The upgrade question isn’t so funny, after all…

Are you feeling lucky? As passengers approach the airport, they just can’t help but wonder if today is going to be the day. The day when all the dreadful upgrade articles they’ve read may just come true, and that tip about dressing smart casual, or whispering two magic words would finally land them a seat up front. Four Delta employees were just fired from their Seattle base, and they allege it’s for handing out upgrades. Next time you ask the question, don’t be surprised if it brings back a less than amused response…

The Story

Four Delta employees were fired this week after allegations of “violating ticketing and fare rules”, according to Delta. To most of us, this means they were allegedly handing out unauthorized free upgrades. Wouldn’t free upgrades be nice? The four women however claim, in a lawsuit, that the flight upgrades were legitimate, and out of an operational need, and that “everyone” does it on oversold flights. Furthermore, they claim they were discriminated against at work for speaking Korean, despite being hired for their Korean language skills, and that things went south with their Delta employment after filing notices of sexual harassment against an allegedly “touchy” coworker. The matter will be settled in court.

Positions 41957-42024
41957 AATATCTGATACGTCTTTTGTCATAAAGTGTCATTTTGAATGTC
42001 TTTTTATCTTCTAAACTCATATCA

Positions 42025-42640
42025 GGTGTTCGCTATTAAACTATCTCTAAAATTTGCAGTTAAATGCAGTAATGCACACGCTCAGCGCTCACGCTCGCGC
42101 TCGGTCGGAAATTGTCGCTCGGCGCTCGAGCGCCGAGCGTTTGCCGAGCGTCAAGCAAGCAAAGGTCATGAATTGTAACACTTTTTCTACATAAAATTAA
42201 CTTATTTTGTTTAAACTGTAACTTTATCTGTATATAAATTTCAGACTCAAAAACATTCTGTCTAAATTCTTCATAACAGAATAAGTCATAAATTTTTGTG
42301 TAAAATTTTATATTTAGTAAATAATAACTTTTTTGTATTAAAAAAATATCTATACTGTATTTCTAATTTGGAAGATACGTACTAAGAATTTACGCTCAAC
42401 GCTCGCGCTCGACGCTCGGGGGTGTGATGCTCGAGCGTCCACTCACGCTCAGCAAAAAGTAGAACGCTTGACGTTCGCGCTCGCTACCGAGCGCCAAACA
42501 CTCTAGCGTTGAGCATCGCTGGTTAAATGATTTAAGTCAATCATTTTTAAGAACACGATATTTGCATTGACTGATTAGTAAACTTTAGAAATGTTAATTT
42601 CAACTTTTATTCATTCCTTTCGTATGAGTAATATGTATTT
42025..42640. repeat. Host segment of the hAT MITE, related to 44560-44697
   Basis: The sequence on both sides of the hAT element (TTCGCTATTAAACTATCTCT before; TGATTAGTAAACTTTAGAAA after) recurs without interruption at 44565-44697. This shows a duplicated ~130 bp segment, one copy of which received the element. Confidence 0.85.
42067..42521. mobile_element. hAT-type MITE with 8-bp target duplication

Operational Upgrades

Translation: some flights are full in some cabins but not others, when this happens, some people inevitably get upgraded. This is why it’s always a good idea to enter a frequent flyer number, add your self to any flight bump lists and stick with one airline as much as possible. It’s usually the most frequent flyers that receive these upgrades, but sometimes it’s someone standing in front of the agent when they realize someone will need to move. As VFTW mentions, this is why the age old adage of dressing sharply can score upgrades, even though it’s 99.99999 rubbish.

The Truth About Upgrades

At least 90% of upgrades on any airline are processed without any human input whatsoever. Airlines have sophisticated algorithms and metrics, and when someone needs to be upgraded, the computer generates a passenger based on factors such as: elite status, how much they’ve spent with the airline, type of ticket purchased and other factors like service recovery. Agents have very little discretion to randomly move a passenger, even if they really want to, because the passenger brought them treats and a smile. Basically, it’d be really hard for any agent to “abuse” the system, given that they’re really only able to offer upgrades when a need is recognized and backed up by computer.

HT: View From The Wing